Example:

                  • Support and sales bots connected to organizational services can provide context-aware responses to product queries, support requests, or other service-related features.
                6. Batch jobs/scheduled tasks: scalable tasks that require intense parallel computation, IO, or network access for only short periods at a time

                  Examples:

                  • A scheduled task such as a nightly backup job (e.g., cron jobs).
                  • Jobs that send large quantities of emails in parallel.
                7. HTTP REST APIs and web apps: functions that perform traditional request and response workloads 

                  Examples:

                  • Applications that provide individual REST calls (GET, POST, UPDATE, and DELETE) can scale independently and be billed separately, even if they share a common data backend.
                  • Online instructional services (tutorials, testing, training, etc.) that run exercise code in an event-driven sandboxed environment and provide user feedback based on comparisons with a set of expected results. Since an instance can be created for each user accessing the site, the system can both scale and charge independently for access.
                8. Mobile back ends: functions that build a REST API backend workload above the Banking as a Service (BaaS) APIs

                  Scalable tasks that provide fast, on-demand service and/or quick development cycles when time-to-market is critical.

                  This use case ties into the core advantages of serverless functions by allowing cloud providers to manage backend tasks while developers focus on providing services that both the customer and organization require.


                  Examples:

                  • Optimizing performance and not worrying about investing in infrastructure expansion/provisioning when a game becomes a viral hit.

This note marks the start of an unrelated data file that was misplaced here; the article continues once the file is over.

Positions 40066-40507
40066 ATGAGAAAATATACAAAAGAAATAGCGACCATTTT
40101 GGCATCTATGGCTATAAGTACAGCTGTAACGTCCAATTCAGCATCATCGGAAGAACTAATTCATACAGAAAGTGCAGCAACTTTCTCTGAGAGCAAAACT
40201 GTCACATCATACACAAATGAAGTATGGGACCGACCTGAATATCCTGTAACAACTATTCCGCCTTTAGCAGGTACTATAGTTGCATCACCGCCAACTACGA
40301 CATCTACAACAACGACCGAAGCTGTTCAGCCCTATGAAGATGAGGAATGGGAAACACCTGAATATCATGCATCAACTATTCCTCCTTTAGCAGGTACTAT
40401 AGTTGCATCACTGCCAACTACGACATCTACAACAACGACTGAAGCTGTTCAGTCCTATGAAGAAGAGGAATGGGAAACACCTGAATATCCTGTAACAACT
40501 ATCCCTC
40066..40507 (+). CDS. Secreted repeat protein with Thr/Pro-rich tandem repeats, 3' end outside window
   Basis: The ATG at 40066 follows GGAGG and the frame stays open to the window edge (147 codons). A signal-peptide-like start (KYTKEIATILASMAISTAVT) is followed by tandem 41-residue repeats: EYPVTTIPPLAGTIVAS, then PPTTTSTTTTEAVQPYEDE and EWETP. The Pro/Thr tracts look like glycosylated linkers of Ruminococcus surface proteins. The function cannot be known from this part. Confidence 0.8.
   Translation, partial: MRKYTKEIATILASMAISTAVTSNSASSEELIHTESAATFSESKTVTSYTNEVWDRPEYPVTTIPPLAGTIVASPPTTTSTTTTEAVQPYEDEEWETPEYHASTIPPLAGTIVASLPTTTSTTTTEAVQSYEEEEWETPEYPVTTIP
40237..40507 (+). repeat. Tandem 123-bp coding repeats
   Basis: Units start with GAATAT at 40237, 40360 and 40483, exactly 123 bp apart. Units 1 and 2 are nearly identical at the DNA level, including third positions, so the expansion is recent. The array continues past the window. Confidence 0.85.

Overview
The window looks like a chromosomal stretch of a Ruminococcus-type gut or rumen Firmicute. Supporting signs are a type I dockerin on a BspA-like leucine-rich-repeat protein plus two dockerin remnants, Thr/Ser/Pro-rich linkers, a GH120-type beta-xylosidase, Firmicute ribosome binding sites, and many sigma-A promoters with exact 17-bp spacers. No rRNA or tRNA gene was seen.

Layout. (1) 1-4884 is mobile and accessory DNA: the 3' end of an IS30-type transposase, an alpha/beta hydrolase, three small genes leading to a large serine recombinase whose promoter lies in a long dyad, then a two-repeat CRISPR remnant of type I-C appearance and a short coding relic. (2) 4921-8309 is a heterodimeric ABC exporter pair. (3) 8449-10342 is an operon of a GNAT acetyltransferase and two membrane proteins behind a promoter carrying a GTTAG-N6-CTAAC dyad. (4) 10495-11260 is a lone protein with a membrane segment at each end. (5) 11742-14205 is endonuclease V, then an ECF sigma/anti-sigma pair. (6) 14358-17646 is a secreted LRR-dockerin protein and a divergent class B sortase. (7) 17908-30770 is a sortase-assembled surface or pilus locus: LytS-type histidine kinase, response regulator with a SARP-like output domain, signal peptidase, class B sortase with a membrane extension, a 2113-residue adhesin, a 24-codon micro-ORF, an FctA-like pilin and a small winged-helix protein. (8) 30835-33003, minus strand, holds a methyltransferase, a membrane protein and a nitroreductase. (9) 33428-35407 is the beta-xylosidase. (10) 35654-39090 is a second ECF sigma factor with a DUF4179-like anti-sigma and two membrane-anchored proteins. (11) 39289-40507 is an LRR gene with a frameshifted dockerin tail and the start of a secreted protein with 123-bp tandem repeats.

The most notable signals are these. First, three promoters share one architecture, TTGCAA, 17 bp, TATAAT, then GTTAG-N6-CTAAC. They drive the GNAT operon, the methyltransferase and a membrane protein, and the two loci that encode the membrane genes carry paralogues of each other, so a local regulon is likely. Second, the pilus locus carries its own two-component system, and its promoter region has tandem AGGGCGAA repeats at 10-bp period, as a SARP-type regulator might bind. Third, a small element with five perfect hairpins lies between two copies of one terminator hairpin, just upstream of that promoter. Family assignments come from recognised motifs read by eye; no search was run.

• Consumer business applications that need quick iterations to find product/market fit, or when time-to-market is critical.
                  • Mobile apps that use event-driven access to BaaS such as purchases or microtransactions.
                  • "Throwaway" or short-term use mobile applications, like a scheduling app for a large conference that may have widely varying usage depending on date and time.
                9. Business logic: functions that coordinate microservice workloads that execute a series of steps in a business process

                  Examples:

                  • A trading desk that handles stock market transactions and processes trade orders and confirmations from a client or based on preconfigured alerts/triggers.
                  • Event requests from client portals are managed by a coordination function and delivered to appropriate serverless functions.
                10. Continuous Integration (CI) pipeline: functions that provide the ability to remove the need for pre-provisioned hosts

                  Example:

                  • Build jobs triggered by a code commit or merged PR. A function call would be invoked to run the build and deploy specifically for this instance.

                Functions as a Service (FaaS)